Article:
“If we go out and do what we do, I think we have a chance.”
“You don’t beat the Steelers with one player, you beat the Steelers with a team and a team that plays well together through four quarters,” Mangini said. “There are no trick plays, there’s no microwave answer to beating these guys. You better be ready to meet that intensity and meet it head on, and if you aren’t, then you’ve got problems.”
All ribbing aside, his teammates rallied around McCoy. They know they need him, and that they need to help him.
“He’s well-equipped to go in this game against the so-called big, bad Steelers and help us win this football game,” said receiver Joshua Cribbs, who could take some of the pressure off with more time as the Wildcat quarterback. “He’s a proven winner and I believe with the talent around him, and with the package that’s going to be tailored for him, we will put him in the best situation to be successful.
“We’re not trying to put the game on his shoulders at all. Just stay within the system and let it work for (you). And it will, he’s smart enough to know that.”
McCoy got off to a rough start in the preseason. He threw interceptions and took sacks and didn’t appear ready to play at this level.
But he rebounded in the preseason finale, starting and going 13-for-13 for 131 yards and a 108.7 rating vs. the Bears. That gave him a boost of confidence before heading back to the bench for the next month.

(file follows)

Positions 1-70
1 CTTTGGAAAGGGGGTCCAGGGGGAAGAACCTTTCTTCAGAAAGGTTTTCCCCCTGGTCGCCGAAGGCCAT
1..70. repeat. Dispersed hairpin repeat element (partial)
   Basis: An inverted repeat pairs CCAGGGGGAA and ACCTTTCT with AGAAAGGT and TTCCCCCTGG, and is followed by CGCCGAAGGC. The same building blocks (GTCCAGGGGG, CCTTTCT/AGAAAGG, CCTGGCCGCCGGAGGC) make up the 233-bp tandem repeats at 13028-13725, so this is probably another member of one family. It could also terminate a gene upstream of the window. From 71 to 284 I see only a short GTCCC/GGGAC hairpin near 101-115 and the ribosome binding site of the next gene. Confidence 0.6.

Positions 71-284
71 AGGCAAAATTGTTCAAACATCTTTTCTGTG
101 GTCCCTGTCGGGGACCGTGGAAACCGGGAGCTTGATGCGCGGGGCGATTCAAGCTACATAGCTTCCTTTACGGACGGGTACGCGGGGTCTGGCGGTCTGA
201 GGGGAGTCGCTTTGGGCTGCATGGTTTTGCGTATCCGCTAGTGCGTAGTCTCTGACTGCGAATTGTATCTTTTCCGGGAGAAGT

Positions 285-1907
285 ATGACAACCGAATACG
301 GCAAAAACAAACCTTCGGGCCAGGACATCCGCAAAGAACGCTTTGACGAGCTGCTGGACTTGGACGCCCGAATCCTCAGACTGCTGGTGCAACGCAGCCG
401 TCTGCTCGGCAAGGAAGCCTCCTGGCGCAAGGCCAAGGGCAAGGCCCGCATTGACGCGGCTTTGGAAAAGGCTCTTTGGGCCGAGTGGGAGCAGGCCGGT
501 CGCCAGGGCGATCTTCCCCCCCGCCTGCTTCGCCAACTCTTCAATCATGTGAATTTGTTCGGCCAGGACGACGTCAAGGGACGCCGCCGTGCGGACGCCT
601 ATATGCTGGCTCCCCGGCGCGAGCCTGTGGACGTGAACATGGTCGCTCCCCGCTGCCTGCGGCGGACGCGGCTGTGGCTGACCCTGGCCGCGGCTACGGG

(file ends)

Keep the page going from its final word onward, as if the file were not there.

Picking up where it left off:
“That obviously helped,” McCoy said. “It helped around the locker room. It helped around my coaches.”
The zone blitzes of defensive coordinator Dick LeBeau make the Steelers particularly tough for a rookie quarterback. They always seem to bring more guys, in unexpected places, than the line can block. McCoy asked Delhomme for any tips, but he’s never faced them, either.
McCoy already made his first rookie mistake of the week. Midway through the news conference, he noticed he was wearing the play-call cheat sheet on his wrist and quickly took it off.
“He is a lot more comfortable calling the plays, understanding the plays, understanding the reads, the cadences, the personnel that he’s working with,” Mangini said. “All that stuff was brand new.”
Steelers quarterback Ben Roethlisberger is 10-1 against the Browns. He knows what McCoy should expect Sunday.
“Heckuva rivalry,” he said. “To come into Heinz Field it’s going to be quite an experience for him. I know playing in the Big 12 and playing for Texas, he’s had some big rivalries with Oklahoma and games like that. I’m sure the crowd won’t overwhelm him too much.
“But I’m sure he’s going to get the experience really quick what an AFC North and especially a Browns-Steelers rivalry is like.”
McCoy is eager for the opportunity.
“I’ve heard about (the rivalry) for sure,” he said. “Whether it’s from guys in here in the locker room or just people around town. I know it’s a big rivalry and it’s important to us. I know that.”
The rookie learns fast.
Contact Scott Petrak at 329-7253 or email@example.com.